This is absolutely the sort of feedback that we’re looking for when we say “Hey leave us a review!” I mean, yeah, a couple lines and some stars on Amazon helps us a ton, too, but this is excellent, actionable stuff that lets us know what we’re doing right, where we can improve, and what direction we should take the magazine in the future.

“Beyond the Great Divide” by S.H. Mansouri an Ursa Major Award Finalist

“Beyond the Great Divide”, S.H. Mansouri’s Slagborn tale from our Eldritch Earth issue, is a finalist for the 2017 Ursa Major Awards in the Best Short Fiction category!

The Ursa Major Award is given out in numerous categories for (often SFF) works pertaining to Anthropomorphic non-human characters. In the case of Beyond the Great Divide, that would be our human-hating insectoid/land-crab-men, the Slagborn, who populate some of the more inhospitable regions of the Eldritch Earth.

Anyone can vote!

All you need to do is register to be sent a voter token in your email.

 

Cirsova’s Planetary Awards Nominee: Out of the Soylent Planet, by Robert Kroese

I’m killing two birds with one stone on this one. Robert Kroese’s Out of the Soylent Planet is my pick for this year’s Planetary Awards in the long-form category.out of the soylent planet

On paper, Kroese’s Rex Nihilo series seems like the last thing I’d enjoy—a snarky, self-aware, often parodic science fiction series featuring a sleazy protagonist whom I’ve described as a cross between Jon Lovitz’s Tommy Flannagan character and Zapp Brannigan.  But the strength of Kroese’s writing and his sense of humor accomplish the herculean task of keeping his premise from descending into obnoxious twee. While the first book, “Starship Grifters”, cleaves dangerously close to Star Wars parody, the sequel, “Aye, Robot” abandoned much of the familiar plot beats and moved away from parody, delving further into the realm of satire.

I was worried, then, that “Out of the Soylent Planet” might return to the safer realms of parody when it began with a direct send-up of New Hope’s opening, with SASHA standing in for 3P0. And it was a prequel, no-less!

My fears were quickly allayed, however, as Out of the Soylent Planet progressed rapidly into new territory, establishing the relationship between SASHA and Rex, further developing SASHA’s nature as a near-sentient AI without retreading the first two books, and using some wild and exciting set-ups to do so.

Out of the Soylent Planet is self-aware, and many of the characters are dangerously (wrong) genre savvy, but Kroese handles all of this exceptionally well. He uses Rex to explore the nature of the picaresque hero over the course of the series while even hanging a lampshade as other characters discuss what qualifies one to be a lovable rogue. Like Obi-Wan’s villainy, it all comes down to “a certain point of view.”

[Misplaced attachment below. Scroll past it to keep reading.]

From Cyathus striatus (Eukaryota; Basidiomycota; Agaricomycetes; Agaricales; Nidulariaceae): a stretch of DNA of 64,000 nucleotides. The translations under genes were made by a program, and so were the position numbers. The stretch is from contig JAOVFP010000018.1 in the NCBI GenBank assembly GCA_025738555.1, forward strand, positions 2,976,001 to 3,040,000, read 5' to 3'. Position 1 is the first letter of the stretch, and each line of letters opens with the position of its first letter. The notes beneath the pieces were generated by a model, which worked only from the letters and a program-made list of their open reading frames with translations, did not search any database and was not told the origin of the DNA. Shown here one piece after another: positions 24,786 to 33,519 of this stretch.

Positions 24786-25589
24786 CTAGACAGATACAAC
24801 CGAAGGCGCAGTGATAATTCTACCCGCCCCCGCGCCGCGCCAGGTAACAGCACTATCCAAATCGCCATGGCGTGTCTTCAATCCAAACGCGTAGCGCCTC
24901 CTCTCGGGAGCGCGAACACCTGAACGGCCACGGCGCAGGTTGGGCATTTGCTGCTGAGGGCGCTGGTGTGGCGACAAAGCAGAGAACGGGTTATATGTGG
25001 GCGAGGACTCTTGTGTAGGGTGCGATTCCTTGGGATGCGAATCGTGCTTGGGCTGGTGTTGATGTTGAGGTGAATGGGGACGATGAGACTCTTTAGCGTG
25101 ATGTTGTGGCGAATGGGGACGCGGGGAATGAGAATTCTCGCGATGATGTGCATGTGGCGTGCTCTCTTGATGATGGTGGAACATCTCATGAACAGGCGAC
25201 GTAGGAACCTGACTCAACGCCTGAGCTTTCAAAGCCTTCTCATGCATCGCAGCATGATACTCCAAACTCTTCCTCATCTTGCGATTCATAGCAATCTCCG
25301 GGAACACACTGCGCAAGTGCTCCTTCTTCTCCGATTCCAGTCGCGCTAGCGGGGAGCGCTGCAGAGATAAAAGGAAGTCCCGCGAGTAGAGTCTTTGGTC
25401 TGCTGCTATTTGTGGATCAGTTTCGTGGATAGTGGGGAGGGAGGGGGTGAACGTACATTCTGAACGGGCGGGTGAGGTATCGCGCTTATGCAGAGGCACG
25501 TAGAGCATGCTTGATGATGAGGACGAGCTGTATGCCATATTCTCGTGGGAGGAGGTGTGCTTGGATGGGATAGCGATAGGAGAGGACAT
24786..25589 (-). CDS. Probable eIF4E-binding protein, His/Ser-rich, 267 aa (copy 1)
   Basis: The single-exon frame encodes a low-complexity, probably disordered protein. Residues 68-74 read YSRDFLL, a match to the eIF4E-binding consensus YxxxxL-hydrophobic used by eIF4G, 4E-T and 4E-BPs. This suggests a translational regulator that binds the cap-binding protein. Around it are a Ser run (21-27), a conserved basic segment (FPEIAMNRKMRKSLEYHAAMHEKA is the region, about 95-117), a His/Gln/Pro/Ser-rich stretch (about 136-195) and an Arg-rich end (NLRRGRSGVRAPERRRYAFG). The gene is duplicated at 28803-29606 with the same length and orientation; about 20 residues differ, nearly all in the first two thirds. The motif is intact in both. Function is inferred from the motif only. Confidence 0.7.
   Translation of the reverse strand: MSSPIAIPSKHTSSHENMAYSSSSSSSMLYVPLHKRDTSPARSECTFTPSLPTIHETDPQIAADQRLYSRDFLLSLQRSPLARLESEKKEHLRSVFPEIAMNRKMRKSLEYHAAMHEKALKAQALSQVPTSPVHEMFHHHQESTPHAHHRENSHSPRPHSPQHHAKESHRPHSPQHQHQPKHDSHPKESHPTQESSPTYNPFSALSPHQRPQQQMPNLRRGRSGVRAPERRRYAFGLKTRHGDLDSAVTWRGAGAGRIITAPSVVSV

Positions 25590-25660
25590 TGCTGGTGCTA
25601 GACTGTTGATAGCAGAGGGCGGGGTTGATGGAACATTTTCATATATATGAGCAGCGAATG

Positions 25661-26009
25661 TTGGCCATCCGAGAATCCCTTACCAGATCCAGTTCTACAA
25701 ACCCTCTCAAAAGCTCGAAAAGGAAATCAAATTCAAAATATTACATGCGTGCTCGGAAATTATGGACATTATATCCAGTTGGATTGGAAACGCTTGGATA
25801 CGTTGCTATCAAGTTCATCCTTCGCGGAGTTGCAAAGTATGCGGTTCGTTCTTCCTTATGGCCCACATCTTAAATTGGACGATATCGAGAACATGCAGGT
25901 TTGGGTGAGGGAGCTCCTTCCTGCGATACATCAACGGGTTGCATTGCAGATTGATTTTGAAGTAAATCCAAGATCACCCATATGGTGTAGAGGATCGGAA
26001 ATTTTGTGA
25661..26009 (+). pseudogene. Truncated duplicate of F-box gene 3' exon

While Out of the Soylent Planet is a prequel, it is written in such a way that it could stand alone to a reader new to the series but does not belabor descriptions and exposition which readers of the previous books might be familiar with. The first installment suffered a bit from the “Only Sane Man” trope with SASHA playing the straight-man to the insanity of the entire universe. While there are plenty of mixed up characters in Out of the Soylent Planet, much of that burden is taken off SASHA’s shoulders, giving her a few odd but competent and reliable characters to play off of. This lets her character have some fun/self-indulgence without risking having the world fall to pieces around her. The only weakness it has is an absence of Pepper Melange. Then again, part of what Pepper brought to the stories was that sense that there were people in the universe besides SASHA who were competent (who were not stark-raving mad or lunatic idiots), and by giving SASHA and Rex other ‘straight men’ to play off of, her absence will not be felt by new readers so much as by existing fans of the character.

Even if you haven’t been reading Kroese’s Rex Nihilo Series, this one is worth picking up and diving into.

Just a reminder to readers and other book bloggers: You too can nominate for the Planetary Awards. As a publisher, Cirsova is abstaining from nominating in the short form category, but there’s been a lot of love so far for Schuyler Hernstrom’s “The First American.” All you have to do to nominate a work is post on your blog what you think should receive a Planetary Award and why. Feel free to nominate something we published in 2017.

Cirsova-Published Works Make Tangent Online’s 2017 Recommended Reading List

Each year, Tangent Online publishes a list of the stories they felt were the best among the pieces that they reviewed over the course of that year.

We are thrilled that this year’s recommended reading list includes Brian K. Lowe’s diptych of stories, “War of the Ruby”/”Shapes in the Fog”, in the Short Stories category and Schuyler Hernstrom’s Novella “The First American”.

All three of these stories can be found in Cirsova #5, which is available in ebook, paperback, and hardcover.

Tangent Online’s full 2017 list can be read here.

Cirsova’s 2017 stories, by category, can be found here.

Cirsova 2018 Spring/Summer Subscriptions Available Now!